“FMCG manufacturers will have to become more adaptive and tap into new consumer behaviours as a result of the pandemic and the current global economic position that is making trade very precarious,” says Euan Jarvie, president EMEA at data analytics and market research company, IRI. Here, Jarvie discusses the inflationary challenges faced by food manufacturers and looks at how they can curb the impact of rising costs and evolving consumer demands.
With huge inflationary measures in place affecting the cost of raw materials, as well as rising energy prices and transport costs, the big CPG businesses have the challenging balancing act of needing to maintain a cost base as efficiently as possible without passing on higher costs through the supply chain.
The major grocery retailers have become the masters of change in difficult times, successfully pivoting to multi-dimensional, multi-format businesses. Two years ago, they were quick to adapt their operations to cope with Covid-19 constraints while accelerating digital transformation efforts, from contactless and digital wallets to checkout-free stores.
If inflation continues to rise to new heights, we will see real pressure on grocery prices. Manufacturers may even decide at some stage that it’s just not cost-effective to make some products in the short term or that there are too many controls on the supply chain. We are already seeing this to an extent post-Brexit with some items becoming difficult to obtain.
We know that brands tend to come into their own when there are significant external pressures, but food manufacturers will still need to minimise their exposure to inflationary forces by ensuring their brands stay relevant.
Changing consumer behaviours
A study of 40 FMCG brands, which formed part of IRI’s inflation analysis earlier this year, indicates those brands that have successfully negotiated past inflationary periods have become more resilient as a result.
They look at challenging times as an opportunity, as consumers re-evaluate their consumption habits and the way they interact with food brands. They invest in understanding those changing needs and behaviours and how they are likely to shift demand and deliver growth opportunities.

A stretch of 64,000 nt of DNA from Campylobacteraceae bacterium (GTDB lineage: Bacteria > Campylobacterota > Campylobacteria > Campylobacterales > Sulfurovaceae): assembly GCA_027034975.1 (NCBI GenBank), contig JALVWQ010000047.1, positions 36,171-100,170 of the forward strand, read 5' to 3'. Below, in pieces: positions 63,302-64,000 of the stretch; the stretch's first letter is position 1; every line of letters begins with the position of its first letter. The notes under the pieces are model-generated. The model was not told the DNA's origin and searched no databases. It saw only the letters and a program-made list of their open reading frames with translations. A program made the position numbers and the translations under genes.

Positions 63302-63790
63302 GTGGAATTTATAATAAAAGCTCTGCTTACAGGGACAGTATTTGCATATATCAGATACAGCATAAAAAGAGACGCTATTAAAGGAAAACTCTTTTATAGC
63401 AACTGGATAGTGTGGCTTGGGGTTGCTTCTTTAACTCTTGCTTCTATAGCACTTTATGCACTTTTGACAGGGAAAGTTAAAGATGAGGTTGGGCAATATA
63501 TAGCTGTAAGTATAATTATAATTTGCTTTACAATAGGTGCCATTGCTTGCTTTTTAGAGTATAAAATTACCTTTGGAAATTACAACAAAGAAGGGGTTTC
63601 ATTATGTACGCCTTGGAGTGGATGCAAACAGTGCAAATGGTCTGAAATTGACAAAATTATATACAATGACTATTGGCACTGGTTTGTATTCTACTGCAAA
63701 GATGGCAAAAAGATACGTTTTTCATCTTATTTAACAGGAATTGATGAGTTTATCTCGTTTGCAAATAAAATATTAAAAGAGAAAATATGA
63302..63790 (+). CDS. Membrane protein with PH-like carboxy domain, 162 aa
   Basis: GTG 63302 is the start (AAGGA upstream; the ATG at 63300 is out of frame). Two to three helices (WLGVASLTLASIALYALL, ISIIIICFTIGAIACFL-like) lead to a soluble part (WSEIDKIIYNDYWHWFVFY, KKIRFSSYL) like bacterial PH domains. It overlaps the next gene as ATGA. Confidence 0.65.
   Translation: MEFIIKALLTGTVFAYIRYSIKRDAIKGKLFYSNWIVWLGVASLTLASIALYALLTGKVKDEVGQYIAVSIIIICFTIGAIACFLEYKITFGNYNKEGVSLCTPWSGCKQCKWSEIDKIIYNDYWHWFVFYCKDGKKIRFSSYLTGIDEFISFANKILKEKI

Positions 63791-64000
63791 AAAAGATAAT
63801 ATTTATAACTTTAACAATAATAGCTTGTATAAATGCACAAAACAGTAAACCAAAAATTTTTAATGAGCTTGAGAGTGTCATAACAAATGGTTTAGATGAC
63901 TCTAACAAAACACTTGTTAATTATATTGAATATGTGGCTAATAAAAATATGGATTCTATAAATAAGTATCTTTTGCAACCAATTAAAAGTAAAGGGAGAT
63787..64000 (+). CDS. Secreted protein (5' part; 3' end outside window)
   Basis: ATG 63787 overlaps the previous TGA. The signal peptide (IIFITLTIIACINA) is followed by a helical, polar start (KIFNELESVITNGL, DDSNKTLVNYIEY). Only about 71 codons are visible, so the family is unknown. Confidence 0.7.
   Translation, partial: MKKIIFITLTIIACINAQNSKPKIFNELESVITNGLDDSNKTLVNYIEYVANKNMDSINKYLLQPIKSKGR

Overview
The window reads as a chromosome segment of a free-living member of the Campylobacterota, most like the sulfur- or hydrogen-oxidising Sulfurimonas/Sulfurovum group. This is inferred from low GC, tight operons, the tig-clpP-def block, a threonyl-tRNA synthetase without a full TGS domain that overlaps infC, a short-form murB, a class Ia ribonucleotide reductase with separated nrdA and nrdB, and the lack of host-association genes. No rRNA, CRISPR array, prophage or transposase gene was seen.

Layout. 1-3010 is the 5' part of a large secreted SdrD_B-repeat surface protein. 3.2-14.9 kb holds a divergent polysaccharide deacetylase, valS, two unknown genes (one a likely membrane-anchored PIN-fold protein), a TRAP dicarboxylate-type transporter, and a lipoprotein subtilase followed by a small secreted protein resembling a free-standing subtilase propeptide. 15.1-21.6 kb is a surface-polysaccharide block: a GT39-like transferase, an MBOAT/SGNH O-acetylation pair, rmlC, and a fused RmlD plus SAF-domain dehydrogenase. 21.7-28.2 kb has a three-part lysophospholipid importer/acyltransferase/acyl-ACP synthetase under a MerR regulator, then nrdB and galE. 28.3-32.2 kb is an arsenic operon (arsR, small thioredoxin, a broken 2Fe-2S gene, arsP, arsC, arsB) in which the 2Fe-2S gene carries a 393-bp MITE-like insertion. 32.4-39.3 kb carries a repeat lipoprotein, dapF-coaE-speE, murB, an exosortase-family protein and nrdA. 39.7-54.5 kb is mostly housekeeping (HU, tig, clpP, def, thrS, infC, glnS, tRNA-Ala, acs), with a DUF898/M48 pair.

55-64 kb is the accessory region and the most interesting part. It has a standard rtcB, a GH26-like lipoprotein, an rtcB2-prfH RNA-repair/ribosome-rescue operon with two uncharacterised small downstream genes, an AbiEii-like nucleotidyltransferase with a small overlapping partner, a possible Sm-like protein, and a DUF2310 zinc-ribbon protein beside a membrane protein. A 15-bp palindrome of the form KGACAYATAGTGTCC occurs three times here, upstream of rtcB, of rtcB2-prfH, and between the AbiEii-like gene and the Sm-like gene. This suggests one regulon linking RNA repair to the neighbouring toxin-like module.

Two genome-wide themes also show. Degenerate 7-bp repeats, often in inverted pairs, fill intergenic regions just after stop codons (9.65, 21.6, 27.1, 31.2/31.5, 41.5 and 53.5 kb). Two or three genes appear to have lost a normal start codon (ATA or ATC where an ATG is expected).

As consumers deal with the cost-of-living crisis, new shopping behaviours go beyond just price comparisons and downtrading. Our report shows that consumers are less likely to react to marginal price increases than they are to what we call ‘sticker shock’. A 10% increase in the price of butter is unlikely to immediately change shopper behaviour, but a 50% hike in pasta prices, might.
This reflects the gap between inflation headlines and forecasts, and actual changes in consumer behaviour. It can take three to six months before price increases change purchasing and consumption habits. So manufacturers must tap into other shopper behaviours that influence purchasing decisions beyond prices, such as product quality, added benefits and value.
We have identified 12 new shopping behaviours, from looking at the quantity needed – helped by manufacturers’ propositions – to using less and recycling. Brand equity, such as fairtrade and sustainability, is also important and something many consumers are not prepared to compromise on, even during tough times.
Consumers also purchase in different channels – for example, online, club and discounter – which has implications for brand choices. They change the frequency of their shopping, so rather than the regular weekly shop, they recognise that little and often can lead to better deals. They may even schedule a purchase to when new stock comes in, taking advantage of reduced prices.
They will also reduce the quantity of consumption, with the realisation that less is more. Then there are those who trade up or down, defer purchases or even leave a category altogether, which is where retention strategies come into play. Among low to medium income consumers, for example, we see more trading down and buying on deal, as well as substituting items; while mid to high income consumers are looking for smart deals and to premiumise where justified.
Taking lessons from inflation-busting brands, manufacturers can engage better with consumers for new moments and occasions – cooking at home, cooking from fresh, meal kits and ideas, etc. – and in turn, create product propositions and effective promotions to meet these requirements. Consider perhaps that promotions become more about awareness and impact versus the traditional discount and deal.
Brands must also adapt and align their marketing activities, pricing, distribution, revenue management and brand mix to ensure they are in the right place at the right time. This may not be new a concept but successful manufacturers adapt in the short term to remain relevant in the long term. This may mean a hiatus in new product innovation, for example, and reinvesting that money while ensuring they phase innovation in for future recovery.
Most important, consumers will not compromise on the brand promise, which means recognising that important qualities like trust, ethics and reliability are not flexible and remain critically important for a brand to navigate successfully through the current crisis. Consumers will see this commitment as a promise during a time when customers need it most.
The road ahead will not be without its challenges for the industry. Food brands have to evolve faster in their approach as shoppers continue to adapt to the turbulence of the day.